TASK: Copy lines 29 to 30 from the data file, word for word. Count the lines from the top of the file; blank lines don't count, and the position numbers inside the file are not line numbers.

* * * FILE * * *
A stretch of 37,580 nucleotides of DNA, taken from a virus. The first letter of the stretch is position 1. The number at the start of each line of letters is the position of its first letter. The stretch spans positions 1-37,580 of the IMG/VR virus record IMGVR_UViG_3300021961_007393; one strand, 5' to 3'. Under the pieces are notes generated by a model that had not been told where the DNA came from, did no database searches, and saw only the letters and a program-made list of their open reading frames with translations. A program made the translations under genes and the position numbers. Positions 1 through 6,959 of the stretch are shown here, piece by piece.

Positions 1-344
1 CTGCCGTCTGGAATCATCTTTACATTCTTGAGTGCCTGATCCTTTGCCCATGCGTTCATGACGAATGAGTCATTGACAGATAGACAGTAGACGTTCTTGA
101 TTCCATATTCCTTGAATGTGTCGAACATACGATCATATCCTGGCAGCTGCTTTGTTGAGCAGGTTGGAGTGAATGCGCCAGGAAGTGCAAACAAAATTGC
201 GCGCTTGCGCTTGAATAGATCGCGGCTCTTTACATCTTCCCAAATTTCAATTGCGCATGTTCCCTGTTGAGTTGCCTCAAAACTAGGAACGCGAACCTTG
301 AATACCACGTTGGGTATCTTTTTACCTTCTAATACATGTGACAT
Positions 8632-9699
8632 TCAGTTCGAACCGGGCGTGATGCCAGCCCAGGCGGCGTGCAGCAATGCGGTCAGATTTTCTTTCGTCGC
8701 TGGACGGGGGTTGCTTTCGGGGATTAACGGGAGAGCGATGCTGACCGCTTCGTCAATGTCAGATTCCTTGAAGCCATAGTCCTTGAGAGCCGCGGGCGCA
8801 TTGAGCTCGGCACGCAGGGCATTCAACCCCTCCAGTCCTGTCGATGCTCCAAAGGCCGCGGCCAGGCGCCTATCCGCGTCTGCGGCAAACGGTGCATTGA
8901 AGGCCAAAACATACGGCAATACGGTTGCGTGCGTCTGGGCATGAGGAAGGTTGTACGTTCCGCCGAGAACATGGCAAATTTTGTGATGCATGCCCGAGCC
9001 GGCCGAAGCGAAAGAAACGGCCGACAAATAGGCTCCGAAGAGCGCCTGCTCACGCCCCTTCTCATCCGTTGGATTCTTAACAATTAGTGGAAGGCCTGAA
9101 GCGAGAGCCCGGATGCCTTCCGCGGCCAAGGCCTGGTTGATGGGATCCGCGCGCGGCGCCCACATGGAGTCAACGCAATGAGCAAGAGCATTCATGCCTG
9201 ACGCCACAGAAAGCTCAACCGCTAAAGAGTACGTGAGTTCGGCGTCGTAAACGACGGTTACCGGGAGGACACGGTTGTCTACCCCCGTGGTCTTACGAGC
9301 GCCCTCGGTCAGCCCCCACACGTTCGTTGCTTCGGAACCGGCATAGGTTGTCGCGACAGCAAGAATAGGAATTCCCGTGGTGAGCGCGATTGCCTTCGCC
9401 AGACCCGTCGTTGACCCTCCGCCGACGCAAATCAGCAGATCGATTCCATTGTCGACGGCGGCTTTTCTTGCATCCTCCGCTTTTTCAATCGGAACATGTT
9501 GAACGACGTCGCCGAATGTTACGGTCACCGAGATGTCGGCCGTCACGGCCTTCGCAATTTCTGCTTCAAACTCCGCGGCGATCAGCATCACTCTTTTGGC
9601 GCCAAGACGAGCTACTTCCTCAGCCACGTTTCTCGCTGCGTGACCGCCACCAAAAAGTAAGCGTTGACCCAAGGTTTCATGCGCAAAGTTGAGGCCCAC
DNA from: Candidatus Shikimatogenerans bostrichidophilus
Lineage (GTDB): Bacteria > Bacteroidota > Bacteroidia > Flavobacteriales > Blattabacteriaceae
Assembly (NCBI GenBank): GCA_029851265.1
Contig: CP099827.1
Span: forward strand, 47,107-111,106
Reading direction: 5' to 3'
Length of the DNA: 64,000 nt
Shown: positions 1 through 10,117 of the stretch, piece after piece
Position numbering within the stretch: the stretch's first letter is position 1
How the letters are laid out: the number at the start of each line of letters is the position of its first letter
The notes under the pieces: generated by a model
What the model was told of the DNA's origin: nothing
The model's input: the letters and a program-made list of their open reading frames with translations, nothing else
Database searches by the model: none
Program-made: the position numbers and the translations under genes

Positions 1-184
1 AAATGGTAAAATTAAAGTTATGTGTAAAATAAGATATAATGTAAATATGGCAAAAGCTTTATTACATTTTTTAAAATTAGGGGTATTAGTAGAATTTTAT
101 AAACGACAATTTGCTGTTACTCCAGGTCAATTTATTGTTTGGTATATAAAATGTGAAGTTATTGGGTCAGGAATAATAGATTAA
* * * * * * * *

The notes under the pieces: generated by a model
What the model was told of the DNA's origin: nothing